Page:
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August 21, 2023

Here’s how one CT business used an ESOP as a buyout strategy

PHOTO | CONTRIBUTED Michael Davis is the president of South Windsor HVAC sales and distribution company Flow Tech, which recently converted to an employee stock ownership plan, or ESOP.

In 2019, Rich Harper was anticipating retirement, and seriously contemplating the future of his successful HVAC sales and distribution company, Flow Tech.

Rich Harper

“We were looking for a vehicle to transfer the company,” he said in a recent interview.

Harper had owned Flow Tech since 1998. Over the next two decades he grew it from three employees to about 25, moved its headquarters to South Windsor, opened a warehouse, and expanded its sales territory across New England.

Also during that time — unlike most companies his size — he kept a close eye on a potential succession plan, identifying and training his successor, Michael Davis, who first joined Flow Tech as an intern in 2009.

As he got ready to exit, continuity of the company culture was important to Harper, he said, as was retaining as many employees as possible to allow Flow Tech to build on past successes.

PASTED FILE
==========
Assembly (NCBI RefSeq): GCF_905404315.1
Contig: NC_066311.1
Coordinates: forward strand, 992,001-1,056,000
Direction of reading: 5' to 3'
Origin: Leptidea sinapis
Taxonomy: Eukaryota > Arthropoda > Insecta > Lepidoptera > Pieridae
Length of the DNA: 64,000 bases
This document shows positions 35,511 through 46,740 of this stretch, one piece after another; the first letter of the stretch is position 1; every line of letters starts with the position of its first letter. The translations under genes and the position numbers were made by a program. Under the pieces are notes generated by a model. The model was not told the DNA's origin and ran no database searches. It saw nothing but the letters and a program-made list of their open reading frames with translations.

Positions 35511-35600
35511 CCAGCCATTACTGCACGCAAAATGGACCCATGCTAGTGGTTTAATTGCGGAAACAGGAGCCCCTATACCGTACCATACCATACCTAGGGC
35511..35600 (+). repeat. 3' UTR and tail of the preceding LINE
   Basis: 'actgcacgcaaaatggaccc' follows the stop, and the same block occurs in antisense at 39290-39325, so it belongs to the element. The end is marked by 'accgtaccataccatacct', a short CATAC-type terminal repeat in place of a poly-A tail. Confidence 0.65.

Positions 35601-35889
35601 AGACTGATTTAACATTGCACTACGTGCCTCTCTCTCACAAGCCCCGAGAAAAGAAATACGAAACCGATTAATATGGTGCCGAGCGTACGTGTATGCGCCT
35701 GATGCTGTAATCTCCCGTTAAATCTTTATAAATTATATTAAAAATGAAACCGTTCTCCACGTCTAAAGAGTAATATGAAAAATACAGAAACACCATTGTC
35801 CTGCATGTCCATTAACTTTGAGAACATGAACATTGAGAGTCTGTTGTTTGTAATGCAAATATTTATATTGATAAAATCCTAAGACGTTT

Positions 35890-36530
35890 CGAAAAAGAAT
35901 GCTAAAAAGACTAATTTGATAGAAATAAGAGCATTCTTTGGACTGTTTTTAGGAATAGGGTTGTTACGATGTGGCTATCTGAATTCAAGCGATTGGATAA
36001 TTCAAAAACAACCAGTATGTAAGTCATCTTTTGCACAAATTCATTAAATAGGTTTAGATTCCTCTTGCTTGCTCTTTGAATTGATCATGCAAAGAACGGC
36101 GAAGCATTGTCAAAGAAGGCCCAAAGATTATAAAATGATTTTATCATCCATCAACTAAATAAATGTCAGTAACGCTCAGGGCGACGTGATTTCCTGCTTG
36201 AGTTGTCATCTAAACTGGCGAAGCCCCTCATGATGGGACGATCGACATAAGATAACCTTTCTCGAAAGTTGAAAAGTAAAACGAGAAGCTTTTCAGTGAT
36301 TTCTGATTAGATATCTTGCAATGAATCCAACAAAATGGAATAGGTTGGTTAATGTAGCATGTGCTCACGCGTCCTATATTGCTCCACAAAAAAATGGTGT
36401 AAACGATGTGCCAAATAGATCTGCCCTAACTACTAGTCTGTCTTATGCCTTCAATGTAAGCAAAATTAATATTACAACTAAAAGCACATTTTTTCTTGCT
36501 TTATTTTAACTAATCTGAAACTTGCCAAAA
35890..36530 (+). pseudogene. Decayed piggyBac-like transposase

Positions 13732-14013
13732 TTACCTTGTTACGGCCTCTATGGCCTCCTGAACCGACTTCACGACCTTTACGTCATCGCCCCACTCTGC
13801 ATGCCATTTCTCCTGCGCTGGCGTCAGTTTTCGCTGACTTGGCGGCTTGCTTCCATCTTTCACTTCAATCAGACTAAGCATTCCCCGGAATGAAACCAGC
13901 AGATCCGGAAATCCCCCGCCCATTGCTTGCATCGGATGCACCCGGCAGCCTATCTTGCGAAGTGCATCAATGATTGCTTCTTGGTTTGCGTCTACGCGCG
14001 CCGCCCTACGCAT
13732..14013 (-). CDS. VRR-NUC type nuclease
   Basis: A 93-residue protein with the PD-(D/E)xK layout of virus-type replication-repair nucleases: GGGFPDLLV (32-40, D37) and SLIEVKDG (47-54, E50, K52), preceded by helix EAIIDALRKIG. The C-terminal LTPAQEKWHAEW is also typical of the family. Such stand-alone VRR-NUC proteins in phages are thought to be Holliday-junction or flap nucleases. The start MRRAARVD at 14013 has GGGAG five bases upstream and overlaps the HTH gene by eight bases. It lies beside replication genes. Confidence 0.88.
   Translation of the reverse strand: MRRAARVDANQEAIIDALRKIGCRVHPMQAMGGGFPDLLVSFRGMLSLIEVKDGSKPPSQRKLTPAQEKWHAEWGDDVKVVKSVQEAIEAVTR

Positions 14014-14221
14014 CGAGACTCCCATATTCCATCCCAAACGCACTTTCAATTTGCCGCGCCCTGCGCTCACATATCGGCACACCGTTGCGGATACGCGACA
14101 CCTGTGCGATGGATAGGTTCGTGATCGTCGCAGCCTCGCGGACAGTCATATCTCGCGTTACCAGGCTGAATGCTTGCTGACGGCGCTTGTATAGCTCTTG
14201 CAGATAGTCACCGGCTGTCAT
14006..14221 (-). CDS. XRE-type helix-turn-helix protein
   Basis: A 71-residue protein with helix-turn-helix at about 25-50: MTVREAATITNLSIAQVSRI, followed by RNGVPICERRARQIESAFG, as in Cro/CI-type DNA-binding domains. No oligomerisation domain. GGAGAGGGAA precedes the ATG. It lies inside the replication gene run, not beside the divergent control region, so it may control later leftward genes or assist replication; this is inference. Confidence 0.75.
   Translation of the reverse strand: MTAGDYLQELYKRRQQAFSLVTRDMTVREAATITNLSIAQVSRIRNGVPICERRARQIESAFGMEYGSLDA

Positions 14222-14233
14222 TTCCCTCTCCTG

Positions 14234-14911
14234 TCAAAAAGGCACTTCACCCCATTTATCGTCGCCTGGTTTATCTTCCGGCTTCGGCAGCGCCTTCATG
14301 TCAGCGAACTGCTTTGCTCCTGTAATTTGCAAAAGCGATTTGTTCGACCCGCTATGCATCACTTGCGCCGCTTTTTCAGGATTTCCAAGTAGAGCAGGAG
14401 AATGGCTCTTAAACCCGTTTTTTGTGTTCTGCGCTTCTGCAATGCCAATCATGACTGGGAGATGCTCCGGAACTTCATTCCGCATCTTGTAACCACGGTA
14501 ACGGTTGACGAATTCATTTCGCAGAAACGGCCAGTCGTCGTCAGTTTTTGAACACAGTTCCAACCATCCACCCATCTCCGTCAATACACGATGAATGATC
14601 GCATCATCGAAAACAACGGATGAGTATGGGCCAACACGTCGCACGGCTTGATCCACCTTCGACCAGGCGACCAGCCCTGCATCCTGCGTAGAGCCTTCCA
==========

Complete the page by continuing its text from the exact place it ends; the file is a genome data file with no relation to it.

They discussed a straight sale of the company to Davis, but decided that wasn’t the best fit. Then, a rival company in Boston approached him, offering a buyout through an employee stock ownership plan — or an ESOP.

That marriage didn’t work out either.

“But that sort of put the bug in my ear to say, well, let’s further investigate ESOPs,” Harper said.

Eventually, in 2021, Flow Tech became a 100% employee-owned company, without an outside acquirer involved. Harper had his buyout strategy in place, while Davis became the company’s new leader, as president.

Planning for the future

Employee stock ownership plans have been around a long time. First launched in federal law in 1974, as part of the Employee Retirement Income Securities Act (ERISA), they offer tax advantages to owners looking for an exit plan.

Essentially, an ESOP sets up a retirement plan for company employees; that retirement plan buys out part or all of the existing ownership.

The deal can be financed by the owner, who would then receive regular debt repayments from the company, a bank loan, or a combination of both.

Each employee is awarded company shares, which they can cash out when they retire.

“I think it makes sense all the way around,” said Harper. “The employees get ownership of it, it’s a retirement plan and they don’t have to put any money into it – all they have to do is just work hard. It’s a tax-free entity just because it’s a retirement plan. And it allowed me to get a fair price for the company.”